Federal Reserve’s monetary policy decision, in which policymakers highlighted the ongoing economic concerns spurred by the coronavirus pandemic and measures taken to contain it. The Dow dropped more than 1,000 points for its worst drop in at least two months.
“What we’re seeing here is the market taking a breather,” Alex Piré, Seeyond Head of Client Portfolio Management, told Yahoo Finance on Thursday. He cited relatively bearish remarks from Fed Chairman Jerome Powell as partly responsible for telling investors “what the market wouldn’t like to hear. But the economic news that we’re getting has stayed fairly consistent.”
eyed a rise in new coronavirus cases in key states including Arizona, Florida, North Carolina and Texas. Meanwhile, the Labor Department’s weekly report showed another 1.542 million individuals filed new unemployment insurance claims for the week ended June 6, coming down slightly from the prior week’s 1.897 million.
Shares of companies that have been among the most set to benefit from easing social distancing measures pointed to another session of steep declines. Carriers American Airlines, United Airlines and Delta dropped in early trading Thursday, pointing to a third straight day of losses. Cruise companies Carnival, Royal Caribbean and Norwegian Cruise Line Holdings, along with lodging firms Wynn and Hilton, also tracked toward a third consecutive down day.
The Federal Open Market Committee’s (FOMC) Summary of Economic Projections indicated the Fed expects a steep 6.5% contraction in real GDP in 2020, with an unemployment rate at 9.3%. However, policymakers expect real GDP to rebound by 5.0% in 2021, with the unemployment rate dropping to 6.5%.
In its monetary policy decision, the Fed projected interest rates would remain near zero through 2022 and telegraphed that its pace of asset purchases would remain at minimum at the current rate.
did suggest the FOMC would continue discussing the mechanism going forward.
“Even though today’s FOMC meeting was somewhat of a placeholder until more meaningful choices are made in the next few meetings, the outcome was dovish nonetheless,” JPMorgan economist Michael Feroli said in a note. “The Fed kept interest rates steady and the accompanying interest rate forecast ‘dots’ indicate that rates are likely to remain pinned near zero for at least the next two-and-a-half years.
“Moreover, there was unusual unanimity in this expectation as only two participants expect any rate hikes by that time,” he added. “While the dots are individual forecasts, and not a Committee statement, the unusual lack of dispersion in those dots means it should be easier for the Committee to agree to more forceful forward guidance at upcoming meetings.”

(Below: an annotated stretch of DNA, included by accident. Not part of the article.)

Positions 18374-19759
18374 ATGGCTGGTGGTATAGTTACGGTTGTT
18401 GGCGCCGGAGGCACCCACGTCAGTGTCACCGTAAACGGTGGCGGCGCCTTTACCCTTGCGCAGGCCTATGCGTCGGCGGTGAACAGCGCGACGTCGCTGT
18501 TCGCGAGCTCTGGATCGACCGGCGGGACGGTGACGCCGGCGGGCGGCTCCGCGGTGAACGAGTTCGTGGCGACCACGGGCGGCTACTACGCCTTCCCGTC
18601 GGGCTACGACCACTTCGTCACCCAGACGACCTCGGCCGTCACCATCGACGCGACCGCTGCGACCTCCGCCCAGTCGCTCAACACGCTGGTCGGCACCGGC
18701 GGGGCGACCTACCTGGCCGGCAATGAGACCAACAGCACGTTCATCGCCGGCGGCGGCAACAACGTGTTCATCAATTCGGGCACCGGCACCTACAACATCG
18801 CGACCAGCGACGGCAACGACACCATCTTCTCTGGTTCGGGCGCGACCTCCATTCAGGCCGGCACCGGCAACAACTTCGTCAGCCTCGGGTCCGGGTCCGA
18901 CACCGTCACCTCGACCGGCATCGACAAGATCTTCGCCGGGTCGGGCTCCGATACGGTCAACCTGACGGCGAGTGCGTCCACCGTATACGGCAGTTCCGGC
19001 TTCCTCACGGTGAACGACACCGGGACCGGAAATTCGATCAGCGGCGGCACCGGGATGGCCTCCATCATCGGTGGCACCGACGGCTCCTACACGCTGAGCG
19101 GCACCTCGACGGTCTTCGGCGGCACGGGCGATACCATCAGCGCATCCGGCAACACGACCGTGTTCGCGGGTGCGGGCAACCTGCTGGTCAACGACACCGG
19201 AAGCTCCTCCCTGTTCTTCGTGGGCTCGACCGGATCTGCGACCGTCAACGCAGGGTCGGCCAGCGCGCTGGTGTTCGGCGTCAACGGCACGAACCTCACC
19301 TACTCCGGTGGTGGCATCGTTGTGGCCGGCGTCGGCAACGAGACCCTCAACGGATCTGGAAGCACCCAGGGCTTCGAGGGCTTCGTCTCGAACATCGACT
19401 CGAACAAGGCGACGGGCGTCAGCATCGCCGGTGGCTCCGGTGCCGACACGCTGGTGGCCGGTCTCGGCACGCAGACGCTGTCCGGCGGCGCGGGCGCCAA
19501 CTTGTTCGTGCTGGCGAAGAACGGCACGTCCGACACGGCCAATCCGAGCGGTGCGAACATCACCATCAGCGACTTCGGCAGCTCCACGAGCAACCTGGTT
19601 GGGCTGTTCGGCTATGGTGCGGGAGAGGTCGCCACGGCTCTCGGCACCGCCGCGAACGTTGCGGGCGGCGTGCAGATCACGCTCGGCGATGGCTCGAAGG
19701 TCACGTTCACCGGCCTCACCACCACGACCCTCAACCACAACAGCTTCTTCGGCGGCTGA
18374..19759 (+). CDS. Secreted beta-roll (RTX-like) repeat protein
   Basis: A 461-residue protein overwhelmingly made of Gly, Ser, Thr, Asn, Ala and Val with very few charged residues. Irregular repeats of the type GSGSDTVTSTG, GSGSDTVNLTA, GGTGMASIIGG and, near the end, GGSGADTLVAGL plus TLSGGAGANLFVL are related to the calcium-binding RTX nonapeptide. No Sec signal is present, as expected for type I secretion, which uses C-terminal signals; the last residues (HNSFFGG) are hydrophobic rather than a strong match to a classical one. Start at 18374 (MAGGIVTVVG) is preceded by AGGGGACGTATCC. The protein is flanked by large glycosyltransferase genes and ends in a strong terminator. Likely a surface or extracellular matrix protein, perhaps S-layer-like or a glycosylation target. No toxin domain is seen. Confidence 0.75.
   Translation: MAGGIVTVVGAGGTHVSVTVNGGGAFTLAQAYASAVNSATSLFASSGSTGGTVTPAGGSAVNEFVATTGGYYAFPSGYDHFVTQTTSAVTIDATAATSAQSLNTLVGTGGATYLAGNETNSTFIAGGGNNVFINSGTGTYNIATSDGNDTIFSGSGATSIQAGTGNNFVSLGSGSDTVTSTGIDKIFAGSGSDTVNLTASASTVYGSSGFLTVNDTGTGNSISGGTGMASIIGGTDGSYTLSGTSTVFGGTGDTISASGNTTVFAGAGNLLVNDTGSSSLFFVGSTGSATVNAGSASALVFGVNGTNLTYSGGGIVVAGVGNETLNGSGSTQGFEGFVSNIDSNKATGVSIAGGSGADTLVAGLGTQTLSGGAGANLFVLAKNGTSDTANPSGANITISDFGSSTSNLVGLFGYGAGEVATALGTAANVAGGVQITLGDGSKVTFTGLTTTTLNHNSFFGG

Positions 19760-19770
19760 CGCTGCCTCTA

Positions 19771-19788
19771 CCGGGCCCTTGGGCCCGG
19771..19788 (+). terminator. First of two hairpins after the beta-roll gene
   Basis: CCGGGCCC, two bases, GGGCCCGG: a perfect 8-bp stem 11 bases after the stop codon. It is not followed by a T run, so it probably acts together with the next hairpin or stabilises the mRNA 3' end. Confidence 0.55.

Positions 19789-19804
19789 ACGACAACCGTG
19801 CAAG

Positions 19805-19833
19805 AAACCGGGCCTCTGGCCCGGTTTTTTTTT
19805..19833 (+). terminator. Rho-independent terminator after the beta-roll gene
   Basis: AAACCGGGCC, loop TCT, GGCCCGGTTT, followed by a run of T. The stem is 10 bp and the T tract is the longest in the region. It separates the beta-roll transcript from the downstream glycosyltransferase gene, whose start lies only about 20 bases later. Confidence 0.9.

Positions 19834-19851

11:00 a.m. ET: Dow drops more than 1,000 points as market rout deepens
Stocks extended declines as the morning session rolled on, with both the Dow and S&P 500 more than 3% lower.
The Dow’s more than 1,000-point decline was led by shares of Boeing, which slumped 10%. The consumer staples, communication services and consumer discretionary sectors led declines in the S&P 500, as all 11 sectors held in the red.
9:38 a.m. ET: Stocks slide, Dow sheds more than 750 points
Here were the main moves in markets as of 9:39 a.m. ET:
S&P 500 (^GSPC): -82.35 points (-2.58%) to 3,107.79
Dow (^DJI): -797.16 points (-2.95%) to 26,192.83
Nasdaq (^IXIC): -238.04 points (+2.38%) to 9,784.07
Crude (CL=F): -$2.88 (-7.27%) to $36.72 a barrel
Gold (GC=F): +$25.50 (+1.48%) to $1,746.20 per ounce
10-year Treasury (^TNX): -7.9 bps to yield 0.669%
8:32 a.m. ET: Producer prices rise for the first time in four months in May
the Bureau of Labor Statistics said Thursday. The pace of increase was greater than the 0.1% rise expected, according to Bloomberg data, and rebounded from a 1.3% decline in April.” data-reactid=”49″>An index of producer prices rose 0.4% in May for its first monthly increase since January, the Bureau of Labor Statistics said Thursday. The pace of increase was greater than the 0.1% rise expected, according to Bloomberg data, and rebounded from a 1.3% decline in April.
Over last year, producer prices dropped 0.8%, or less than the 1.2% decline expected and shown in April.
Excluding volatile food and energy prices, the producer price index (PPI) fell 0.1% in May over April, matching expectations.
8:30 a.m. ET: New jobless claims totaled 1.54 million last week
Weekly initial unemployment claims totaled 1.542 million for the week ended June 6, the Labor Department said in its weekly report. This was just slightly below expectations for 1.55 million, according to Bloomberg consensus data.
The prior week’s new unemployment claims were revised up slightly to 1.897 million, from the 1.877 million previously reported.
Continuing unemployment claims fell less than expected for the week ended May 30, ticking down to 20.929 million versus the 20 million expected. The prior week’s continuing claims totaled 21.268 million.
6:05 p.m. ET Wednesday: Stock futures open slightly higher
Here were the main moves at the start of the overnight session for U.S. equity futures, as of 6:05 p.m. ET:
S&P 500 futures (ES=F): 3,186.75, up 0.75 points or 0.02%
Dow futures (YM=F): 26,972.00, up 11 points, or 0.04%
Nasdaq futures (NQ=F): 10,099.75, up 12.5 points, or 0.12%
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